In retrospect, I am kind of astonished that I managed to publish so many poets at an early stage of their careers. One always regrets missed opportunities, of course. I wish I hadn’t felt so overwhelmed at one point with production work that I wasn’t able to bring out Eloise Klein Healy’s second book. She had won a Beyond Baroque book contest and was naturally anxious to get a second book out. I still remember how Eloise and I met upstairs at Beyond Baroque one afternoon, and I had to tell her that I just had too many projects in motion to take on another one. My recollection is that Jack Grapes had said that Bombshelter Press was going to bring out her book, but it had kept getting delayed again and again, and Eloise had finally lost patience. Unfortunately, I wasn’t able to take up the slack. Aleida Rodriguez’s rara avis press ended up publishing A Packet Beating Like a Heart, and Eloise eventually was appointed the first poet laureate of Los Angeles, so it’s not as if my inability to assist Eloise completely derailed her development. Nevertheless, despite the fact that Eloise appears in both of the Los Angeles poetry anthologies, I rue that missed opportunity. Her second book is the most egregious missing part of Momentum’s backlit conversation. I suppose it would also have been ideal to have published Wanda Coleman’s first book, but if one looks at the letters between Wanda and John Martin at UCLA Special Collections, it’s obvious that Wanda had her sights set on Black Sparrow long before Momentum Press came along.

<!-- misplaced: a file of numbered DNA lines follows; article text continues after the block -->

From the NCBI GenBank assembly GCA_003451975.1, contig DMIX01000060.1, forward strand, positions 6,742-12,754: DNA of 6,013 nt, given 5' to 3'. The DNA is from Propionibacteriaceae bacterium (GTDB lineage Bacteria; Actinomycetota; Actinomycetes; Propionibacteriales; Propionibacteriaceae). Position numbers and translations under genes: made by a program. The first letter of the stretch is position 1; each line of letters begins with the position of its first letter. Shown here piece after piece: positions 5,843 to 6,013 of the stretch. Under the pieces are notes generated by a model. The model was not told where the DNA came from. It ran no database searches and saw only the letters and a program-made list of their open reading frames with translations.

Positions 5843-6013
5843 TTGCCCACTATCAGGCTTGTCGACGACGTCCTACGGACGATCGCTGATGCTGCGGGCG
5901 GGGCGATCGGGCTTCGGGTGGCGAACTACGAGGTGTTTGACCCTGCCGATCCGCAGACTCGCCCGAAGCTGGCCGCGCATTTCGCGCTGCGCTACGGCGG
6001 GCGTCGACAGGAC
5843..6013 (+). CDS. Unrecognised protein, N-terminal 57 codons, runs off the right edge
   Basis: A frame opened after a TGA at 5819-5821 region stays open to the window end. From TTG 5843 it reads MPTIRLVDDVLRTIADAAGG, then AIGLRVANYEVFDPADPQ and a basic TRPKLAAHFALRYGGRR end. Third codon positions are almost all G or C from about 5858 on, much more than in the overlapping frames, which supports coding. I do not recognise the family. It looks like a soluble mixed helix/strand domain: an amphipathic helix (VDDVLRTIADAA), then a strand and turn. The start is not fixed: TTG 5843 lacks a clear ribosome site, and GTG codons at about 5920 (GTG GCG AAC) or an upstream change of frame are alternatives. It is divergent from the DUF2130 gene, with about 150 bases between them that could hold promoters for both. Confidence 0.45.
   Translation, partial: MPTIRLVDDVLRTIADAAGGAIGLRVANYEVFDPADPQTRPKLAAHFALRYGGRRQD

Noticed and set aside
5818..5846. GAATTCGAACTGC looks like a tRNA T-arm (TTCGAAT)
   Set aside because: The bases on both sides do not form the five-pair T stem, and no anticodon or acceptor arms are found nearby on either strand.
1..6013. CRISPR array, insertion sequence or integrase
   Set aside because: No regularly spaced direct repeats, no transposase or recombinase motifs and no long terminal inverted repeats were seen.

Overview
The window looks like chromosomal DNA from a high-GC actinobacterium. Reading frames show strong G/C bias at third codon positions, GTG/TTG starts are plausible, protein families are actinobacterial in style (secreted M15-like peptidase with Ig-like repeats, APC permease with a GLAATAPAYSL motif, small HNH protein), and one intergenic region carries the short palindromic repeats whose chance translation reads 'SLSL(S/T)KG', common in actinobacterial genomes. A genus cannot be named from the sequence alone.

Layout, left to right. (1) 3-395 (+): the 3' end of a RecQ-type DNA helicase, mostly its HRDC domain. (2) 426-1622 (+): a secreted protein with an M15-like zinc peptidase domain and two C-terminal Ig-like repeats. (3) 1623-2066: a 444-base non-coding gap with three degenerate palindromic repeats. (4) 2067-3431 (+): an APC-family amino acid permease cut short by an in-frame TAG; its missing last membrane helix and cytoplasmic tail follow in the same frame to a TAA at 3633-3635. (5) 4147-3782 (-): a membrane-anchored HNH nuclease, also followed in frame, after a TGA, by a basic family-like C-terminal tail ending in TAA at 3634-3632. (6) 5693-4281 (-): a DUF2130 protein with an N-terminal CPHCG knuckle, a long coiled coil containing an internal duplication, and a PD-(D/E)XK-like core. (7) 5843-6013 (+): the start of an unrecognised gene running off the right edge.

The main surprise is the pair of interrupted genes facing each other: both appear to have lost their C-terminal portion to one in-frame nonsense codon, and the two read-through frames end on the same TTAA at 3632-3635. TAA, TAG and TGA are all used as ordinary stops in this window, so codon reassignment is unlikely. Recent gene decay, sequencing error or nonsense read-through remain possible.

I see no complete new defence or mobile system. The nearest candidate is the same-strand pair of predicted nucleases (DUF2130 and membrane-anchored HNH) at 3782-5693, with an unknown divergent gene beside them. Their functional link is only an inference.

I also regret not being able to publish Doug Blazek’s “Selected Poems.” The same with Julia Stein. And is there someone else? Well, it may sound odd, but in retrospect I wish I’d published myself. On a technical level, I did, but the book is almost non-existent. If you look at the list of poets I mentioned at the start of the interview, all of them put out their own books, too, so there’s no reason I should not have done as handsome a job with a significant print run, except that I just didn’t have enough self-acceptance to give myself a place at the table, too.